blog of the software engineering student and occasional tweeter

Google Search and Google DNS outage

Monday, October 13th, 2014

It really isn’t every day that your Google Search request fails with:

Server Error
We're sorry but it appears that there has been an internal server error while processing your request. Our engineers have been notified and are working to resolve the issue.
Please try again later.

My two subsequent attempts also failed with the same error, but it got back into working order after that.

I quickly searched this message on Google Search – after it was working of course – and found something else you also don’t quite see every day:

38sec

Crawled “38 secs ago”? Someone else’s discovery is definitely related.

Just minutes before however, 8.8.8.8 and 8.8.4.4 could not be reached from my location, which are usually reached in around 24ms. Over 30 minutes later, it was finally rerouted to somewhere else with a latency of 174ms. I’m not sure if these issues are related, but something has definitely gone wrong somewhere.

Google_last_10800

A 30-minute outage and then a reroute to a location outside of Australia.

I wouldn’t be surprised if some admins at Google were running around with their hair on fire.


Intel DN2800MT all-in-one Mini-ITX motherboard

Tuesday, March 6th, 2012

I decided yesterday on a bit of a whim that I wanted to replace my current network router, which is not exactly your typical router. While you could say that typical routers consume something like 2W of energy, come in a decent-looking plastic enclosure and have lots of continuously-flashing lights, mine’s actually a full-height computer in a boring old tower box. What’s worse is that it has an Intel Pentium D 960 3.6GHz dual-core processor, which loves to eat at the power bill. Those who realise that a router is not meant to be a power-hungry device like this would probably be yelling at their screens right now, and it’s true; 130W TDP for just the CPU is far too excessive to be run 24/7 given that an average router CPU (let’s say 400MHz or so) will consume a Watt or less.

But why would you even use a full-size computer as your router? Well the size is definitely questionable, but it’s the fact that it’s a general computer that I’m trying to emphasise. When I say this I mean it’s a computer that you can install anything on, and tweak to your heart’s content (so definitely not an Apple Mac). For example, I installed Gentoo Linux on mine (some people might have jumped ship after reading that) giving me OS-level customisation as well as the ability to open the box and add components to the motherboard.

When you buy a router from the local store, granted it’s probably fine for most people’s homes as-is, you’re not really able to tweak the components to for example add more memory or insert an additional network card if you need it, and you’re definitely not able to tweak the OS without re-flashing the firmware with a third-party variant like DD-WRT, OpenWRT, Tomato or others which can still be limiting.

I don’t like having those restrictions.

I like something that I can tailor to suit the task exactly, which in my case means making it more generic to allow for future integration with other systems. And what do I mean by that? Well, handling HDTV network streaming will be one, holding a second fail-over 3G connection to switch to automatically in case the main connection goes down is another, and most-importantly having the ability to do absolutely anything from an unrestricted UNIX command-line prompt on an operating system of entirely my own choice. And that’s why I bought the Intel DN2800MT, to replace my previous router (which, in case you’re wondering, had an ASUS P5VDC-MX motherboard that had slots for both DDR and DDR2 memory – what the hell?)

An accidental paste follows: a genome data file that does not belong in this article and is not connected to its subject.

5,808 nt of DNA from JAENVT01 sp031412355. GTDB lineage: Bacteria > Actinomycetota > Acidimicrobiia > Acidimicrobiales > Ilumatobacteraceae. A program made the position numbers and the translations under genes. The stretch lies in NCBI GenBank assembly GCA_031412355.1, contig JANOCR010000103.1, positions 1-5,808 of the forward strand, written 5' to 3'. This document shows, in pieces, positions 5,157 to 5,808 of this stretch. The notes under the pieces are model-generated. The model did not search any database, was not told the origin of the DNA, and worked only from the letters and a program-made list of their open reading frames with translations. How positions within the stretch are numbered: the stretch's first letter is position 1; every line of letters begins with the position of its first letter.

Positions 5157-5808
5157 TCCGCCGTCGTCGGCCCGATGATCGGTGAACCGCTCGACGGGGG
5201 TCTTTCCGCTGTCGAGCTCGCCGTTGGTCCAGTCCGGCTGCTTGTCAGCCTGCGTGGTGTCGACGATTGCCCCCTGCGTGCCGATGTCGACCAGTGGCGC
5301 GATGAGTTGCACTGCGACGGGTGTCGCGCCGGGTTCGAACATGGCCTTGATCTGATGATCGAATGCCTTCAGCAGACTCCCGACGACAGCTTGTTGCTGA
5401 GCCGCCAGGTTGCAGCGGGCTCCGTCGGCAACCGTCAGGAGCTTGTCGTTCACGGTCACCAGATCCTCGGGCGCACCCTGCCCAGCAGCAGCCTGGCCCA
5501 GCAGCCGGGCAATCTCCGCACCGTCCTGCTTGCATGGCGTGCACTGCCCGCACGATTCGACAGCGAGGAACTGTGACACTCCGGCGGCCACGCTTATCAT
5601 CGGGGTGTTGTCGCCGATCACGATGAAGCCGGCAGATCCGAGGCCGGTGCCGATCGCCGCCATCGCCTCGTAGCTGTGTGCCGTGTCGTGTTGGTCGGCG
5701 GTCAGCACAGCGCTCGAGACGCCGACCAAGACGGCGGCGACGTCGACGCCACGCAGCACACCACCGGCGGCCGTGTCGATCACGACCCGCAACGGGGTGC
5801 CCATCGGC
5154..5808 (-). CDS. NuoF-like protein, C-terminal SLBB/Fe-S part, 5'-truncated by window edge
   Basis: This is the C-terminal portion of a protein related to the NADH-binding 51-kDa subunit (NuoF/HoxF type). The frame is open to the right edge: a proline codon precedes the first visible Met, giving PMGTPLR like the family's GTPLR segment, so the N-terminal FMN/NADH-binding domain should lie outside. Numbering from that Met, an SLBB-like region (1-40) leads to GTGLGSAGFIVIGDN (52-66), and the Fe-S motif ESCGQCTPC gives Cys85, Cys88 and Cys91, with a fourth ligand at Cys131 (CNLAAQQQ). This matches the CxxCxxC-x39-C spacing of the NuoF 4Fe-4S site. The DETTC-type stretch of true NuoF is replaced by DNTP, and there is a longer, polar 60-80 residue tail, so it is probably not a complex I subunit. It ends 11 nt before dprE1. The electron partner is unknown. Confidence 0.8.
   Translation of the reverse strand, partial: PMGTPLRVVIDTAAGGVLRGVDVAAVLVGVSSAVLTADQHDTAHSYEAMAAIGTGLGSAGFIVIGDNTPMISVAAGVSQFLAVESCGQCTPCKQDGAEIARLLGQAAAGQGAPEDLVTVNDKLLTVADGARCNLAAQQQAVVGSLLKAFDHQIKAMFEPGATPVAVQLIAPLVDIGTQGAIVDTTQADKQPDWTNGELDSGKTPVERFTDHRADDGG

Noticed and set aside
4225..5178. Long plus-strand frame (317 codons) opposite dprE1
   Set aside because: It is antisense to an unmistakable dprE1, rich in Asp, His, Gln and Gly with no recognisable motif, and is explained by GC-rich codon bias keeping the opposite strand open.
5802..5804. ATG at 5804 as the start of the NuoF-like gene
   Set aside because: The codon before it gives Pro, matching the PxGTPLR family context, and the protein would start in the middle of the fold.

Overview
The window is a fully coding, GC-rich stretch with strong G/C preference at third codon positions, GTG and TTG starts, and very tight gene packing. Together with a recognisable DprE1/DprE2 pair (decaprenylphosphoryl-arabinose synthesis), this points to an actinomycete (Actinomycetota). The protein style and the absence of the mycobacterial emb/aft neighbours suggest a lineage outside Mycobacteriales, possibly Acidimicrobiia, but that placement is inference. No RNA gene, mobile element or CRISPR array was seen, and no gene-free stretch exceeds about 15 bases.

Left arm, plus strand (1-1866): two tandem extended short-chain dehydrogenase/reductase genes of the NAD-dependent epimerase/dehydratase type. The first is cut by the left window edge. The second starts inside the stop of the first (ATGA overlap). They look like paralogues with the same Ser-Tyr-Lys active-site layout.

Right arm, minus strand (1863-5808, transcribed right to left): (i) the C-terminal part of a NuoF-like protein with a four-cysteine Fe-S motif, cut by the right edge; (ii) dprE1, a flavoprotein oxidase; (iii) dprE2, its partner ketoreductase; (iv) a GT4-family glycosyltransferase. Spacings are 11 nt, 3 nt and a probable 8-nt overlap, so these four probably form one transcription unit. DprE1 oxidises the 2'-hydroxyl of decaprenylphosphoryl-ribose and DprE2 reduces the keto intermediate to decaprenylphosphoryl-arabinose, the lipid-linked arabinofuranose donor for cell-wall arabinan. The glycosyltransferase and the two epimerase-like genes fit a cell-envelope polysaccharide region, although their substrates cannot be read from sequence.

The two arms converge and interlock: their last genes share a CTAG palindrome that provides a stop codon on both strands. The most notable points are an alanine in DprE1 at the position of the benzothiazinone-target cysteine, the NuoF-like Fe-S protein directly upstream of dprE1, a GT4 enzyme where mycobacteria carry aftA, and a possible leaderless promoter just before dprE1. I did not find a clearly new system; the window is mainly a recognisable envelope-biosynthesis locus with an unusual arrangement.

The Intel DN2800MT Mini-ITX motherboard

This thing is great. It has an on-board Intel Atom 1.86GHz dual-core processor and- wait, that’s still overkill. Ah but before you say more, let me mention that it takes 12V DC input instead of the usual AC and only consumes about 6W of energy while in use. That’s a massive improvement over my current setup while allowing for much greater customisation.

If you haven’t already spotted, the best thing about this motherboard is that it’s of Mini-ITX form factor. That means of course that it’s very small compared to a typical computer motherboard (which is usually ATX and requires active cooling, although it’s also common to have mATX which really isn’t much bigger), giving me the chance to get a nice slim box for it.

And here it is.

M350 Universal Mini-ITX Enclosure

Okay so we’ve now entered the grey-area. That’s the case I’d like to get, but I know it isn’t going to have any space for a PCI-E x1 card, which I will need for the secondary NIC as the motherboard only has one built-in (sadly). I’ve been researching a potential solution and I’ve found that you can use right-angle riser cards to switch what once was the height to now go length-wise in the case.

PCI Express x1 right-angle riser card

That’s exactly the remedy I need for the expansion slot. It probably still can’t fit in that tiny case, though, but a slightly taller one is still better than a full-size Mini-ITX case, which is comparatively twice or thrice as high as the one already pictured.

More soon.